Assaults on Ambulance Staff Continue
21st May 2018
There are over 400 assaults on staff from the Northern Ireland Ambulance Service (NIAS) each year – more than one a day.
NIAS has a zero tolerance policy in relation to these assaults. Our staff should not be subject to such behaviour, especially while they are providing care to patients. The vast majority of these incidents are not reported in the media, but that does not make them any less concerning. All assaults on ambulance staff are totally unacceptable and result in a reduction in cover to respond to calls from people who depend on our service.
This past weekend saw a number of particularly serious assaults on our staff. On 19 and 20 May three instances occurred, two of which involved staff requiring hospital attention. In one of these, a member of our frontline staff who has given over 40 years service to the community sustained injuries to his head, arms and body when attacked outside a hospital emergency department. His assailant was restrained by hospital security staff until the PSNI arrived. This is now an ongoing investigation.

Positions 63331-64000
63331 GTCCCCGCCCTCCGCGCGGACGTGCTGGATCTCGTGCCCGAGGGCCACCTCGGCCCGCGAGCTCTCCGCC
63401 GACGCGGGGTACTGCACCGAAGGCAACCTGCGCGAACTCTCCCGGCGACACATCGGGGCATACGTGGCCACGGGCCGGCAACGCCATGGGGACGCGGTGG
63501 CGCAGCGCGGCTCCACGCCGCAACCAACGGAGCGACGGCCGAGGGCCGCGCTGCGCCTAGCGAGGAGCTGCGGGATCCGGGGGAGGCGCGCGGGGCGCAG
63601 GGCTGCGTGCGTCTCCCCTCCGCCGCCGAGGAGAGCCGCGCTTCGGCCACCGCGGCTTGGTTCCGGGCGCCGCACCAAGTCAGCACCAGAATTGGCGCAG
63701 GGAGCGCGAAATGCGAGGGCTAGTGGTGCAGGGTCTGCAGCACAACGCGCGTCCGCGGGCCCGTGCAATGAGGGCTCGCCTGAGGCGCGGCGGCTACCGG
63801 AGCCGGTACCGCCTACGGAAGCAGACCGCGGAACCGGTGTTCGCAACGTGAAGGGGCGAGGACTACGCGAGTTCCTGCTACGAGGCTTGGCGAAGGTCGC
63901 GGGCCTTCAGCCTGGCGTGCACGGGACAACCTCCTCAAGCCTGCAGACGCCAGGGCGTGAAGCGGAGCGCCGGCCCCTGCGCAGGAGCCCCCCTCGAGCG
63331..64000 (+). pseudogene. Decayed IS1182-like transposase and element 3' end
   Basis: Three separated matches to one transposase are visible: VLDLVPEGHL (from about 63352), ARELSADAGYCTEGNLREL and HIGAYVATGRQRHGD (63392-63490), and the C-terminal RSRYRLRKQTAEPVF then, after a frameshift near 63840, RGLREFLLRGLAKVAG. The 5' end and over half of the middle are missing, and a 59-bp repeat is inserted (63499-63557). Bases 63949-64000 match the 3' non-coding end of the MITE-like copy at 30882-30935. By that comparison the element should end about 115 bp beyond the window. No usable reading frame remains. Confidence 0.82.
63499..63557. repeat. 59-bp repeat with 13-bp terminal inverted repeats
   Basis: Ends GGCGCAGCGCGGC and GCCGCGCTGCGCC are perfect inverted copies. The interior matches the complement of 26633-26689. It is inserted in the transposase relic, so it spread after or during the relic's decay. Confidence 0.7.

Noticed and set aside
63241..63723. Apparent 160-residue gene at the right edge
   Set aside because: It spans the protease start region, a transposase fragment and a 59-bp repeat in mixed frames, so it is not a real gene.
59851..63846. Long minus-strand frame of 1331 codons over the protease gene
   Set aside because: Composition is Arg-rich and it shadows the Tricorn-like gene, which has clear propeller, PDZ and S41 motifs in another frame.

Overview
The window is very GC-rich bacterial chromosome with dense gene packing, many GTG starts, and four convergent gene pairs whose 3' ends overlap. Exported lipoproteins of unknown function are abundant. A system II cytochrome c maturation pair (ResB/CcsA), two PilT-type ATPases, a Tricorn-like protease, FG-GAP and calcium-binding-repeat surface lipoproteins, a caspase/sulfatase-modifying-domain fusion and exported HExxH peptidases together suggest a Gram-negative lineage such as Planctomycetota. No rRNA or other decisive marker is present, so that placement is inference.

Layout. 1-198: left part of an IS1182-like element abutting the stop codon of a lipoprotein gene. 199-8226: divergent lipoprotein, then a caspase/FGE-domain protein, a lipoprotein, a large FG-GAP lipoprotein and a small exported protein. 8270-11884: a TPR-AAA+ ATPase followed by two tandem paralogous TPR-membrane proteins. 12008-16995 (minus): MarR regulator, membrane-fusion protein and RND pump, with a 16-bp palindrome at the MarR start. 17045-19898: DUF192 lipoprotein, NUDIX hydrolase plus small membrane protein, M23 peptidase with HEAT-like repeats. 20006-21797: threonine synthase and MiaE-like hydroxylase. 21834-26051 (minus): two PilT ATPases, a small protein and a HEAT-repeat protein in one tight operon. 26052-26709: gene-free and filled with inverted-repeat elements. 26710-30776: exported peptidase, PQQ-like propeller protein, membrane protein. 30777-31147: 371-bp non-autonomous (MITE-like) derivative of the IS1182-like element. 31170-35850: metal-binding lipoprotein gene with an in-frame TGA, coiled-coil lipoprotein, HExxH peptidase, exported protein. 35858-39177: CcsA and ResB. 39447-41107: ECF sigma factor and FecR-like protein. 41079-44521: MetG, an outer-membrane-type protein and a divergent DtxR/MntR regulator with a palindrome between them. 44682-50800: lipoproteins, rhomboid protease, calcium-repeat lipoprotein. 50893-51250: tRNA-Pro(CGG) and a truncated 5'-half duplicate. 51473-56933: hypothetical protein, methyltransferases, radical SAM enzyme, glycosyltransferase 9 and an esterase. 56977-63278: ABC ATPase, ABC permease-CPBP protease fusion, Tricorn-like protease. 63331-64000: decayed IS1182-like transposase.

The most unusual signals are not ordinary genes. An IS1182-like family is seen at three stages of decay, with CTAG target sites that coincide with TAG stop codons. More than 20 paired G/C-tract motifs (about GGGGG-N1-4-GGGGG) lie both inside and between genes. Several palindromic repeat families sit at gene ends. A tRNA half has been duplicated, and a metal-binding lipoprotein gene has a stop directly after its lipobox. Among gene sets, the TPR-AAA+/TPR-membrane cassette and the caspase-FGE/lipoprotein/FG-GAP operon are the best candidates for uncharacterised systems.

However it is not only our frontline staff who are abused. On Friday night, two EMDs and a Duty Control Manager experienced serious and unacceptable verbal abuse over three phone calls. Further action may be taken in these cases.
NIAS continues to work with Trade Unions and staff to ensure the appropriate levels of post incident care are provided to our staff who are victims of such abuse.
Commenting on these incidents, NIAS Chief Executive, Michael Bloomfield, said:
“I am deeply concerned about the frequency and level of ongoing abuse and assaults towards our highly committed and professional staff. A survey published last week by the Department of Health in which almost 7000 patients commented on their experience from arriving at hospital until they left, showed that 98% of patients said that ambulance staff behaved in a polite and courteous manner, and the same number (98%) said ambulance staff showed them care and compassion. The vast majority of patients value our staff for the excellent work they do, however regrettably a small number do not show them the same level of courtesy. This is unacceptable and NIAS believe that anyone found guilty of attacks on our staff should face the full rigour of the law.
I wish our staff who were injured in these incidents a full and speedy recovery.
Ambulance staff work in a very challenging environment, and respond with professionalism to every call they are sent to, providing a high level of care to people at some of their most distressing and vulnerable times. Unfortunately when incidents such as these occur, the level of ambulance cover is reduced and patients who need our service may wait longer, sometimes for life threatening treatment. I therefore call on the public’s support and that of public representatives in helping us bring these assaults to an end.”